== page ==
Showing results 1 to 4 of approximately 4.(refine search)
International diversification strategies
We estimate a model with country- and industry-specific shocks that extends the dummy variable model used in the portfolio diversification literature by relaxing the restriction that all stocks with exposure to a given shock have the same exposure to that shock. We find that: i) This restriction is strongly rejected by the data. ii) Many industry betas are negative, while almost all country betas are positive. This difference in within-group heterogeneity may explain why country shocks have historically outweighed industry shocks in explaining international return variation. iii) We use the ...
International stock returns and market integration: A regional perspective
An empirical regularity in the portfolio diversification literature is the importance of country effects in explaining international return variation. We develop a new decomposition that disaggregates these country effects into region effects and within-region country effects. We find that half the return variation typically attributed to country effects is actually due to region effects, a result robust across developed and emerging markets, with the remaining variation explained by within-region country effects. For the average investor, this means that diversifying across countries within ...
The rise in comovement across national stock markets: market integration or IT bubble?
A stylized fact in the portfolio diversification literature is that diversifying across countries is more effective than diversifying across industries in terms of risk reduction. But with the rise in comovement across national stock markets since the mid-1990s, this no longer appears to be true. We explore whether this change is driven by global integration and therefore likely to be permanent, or if it is a temporary phenomenon associated with the recent stock market bubble. Our results point to the latter hypothesis. In the aftermath of the bubble, diversifying across countries may ...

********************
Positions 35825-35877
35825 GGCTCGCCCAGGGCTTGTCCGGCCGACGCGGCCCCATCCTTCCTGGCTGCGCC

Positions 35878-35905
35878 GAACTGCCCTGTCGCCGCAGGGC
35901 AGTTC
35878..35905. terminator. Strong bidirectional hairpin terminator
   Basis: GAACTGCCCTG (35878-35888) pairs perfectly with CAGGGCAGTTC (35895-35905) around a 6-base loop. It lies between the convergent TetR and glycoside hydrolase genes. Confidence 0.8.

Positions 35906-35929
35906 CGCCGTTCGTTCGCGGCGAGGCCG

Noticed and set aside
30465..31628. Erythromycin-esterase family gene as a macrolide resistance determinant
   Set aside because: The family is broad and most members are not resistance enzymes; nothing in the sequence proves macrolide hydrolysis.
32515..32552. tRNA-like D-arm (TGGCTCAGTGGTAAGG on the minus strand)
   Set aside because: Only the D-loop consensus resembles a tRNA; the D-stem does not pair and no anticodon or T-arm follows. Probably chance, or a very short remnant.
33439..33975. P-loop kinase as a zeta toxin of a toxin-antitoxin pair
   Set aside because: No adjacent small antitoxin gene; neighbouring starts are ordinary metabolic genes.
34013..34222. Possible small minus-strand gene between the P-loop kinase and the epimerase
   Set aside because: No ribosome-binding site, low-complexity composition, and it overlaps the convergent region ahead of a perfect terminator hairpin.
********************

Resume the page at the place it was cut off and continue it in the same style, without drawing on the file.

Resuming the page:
Firm-level evidence on international stock market movement
We explore the link between international stock market comovement and the degree to which firms operate globally. Using stock returns and balance sheet data for companies in twenty countries, we estimate a factor model that decomposes stock returns into global, country- and industry-specific shocks. We find a large and highly significant link: a firm raising its international sales by 10 percent raises the exposure of its stock return to global shocks by 2 percent and reduces its exposure to country-specific shocks by 1.5 percent. This link has grown stronger over time since the mid-1980s.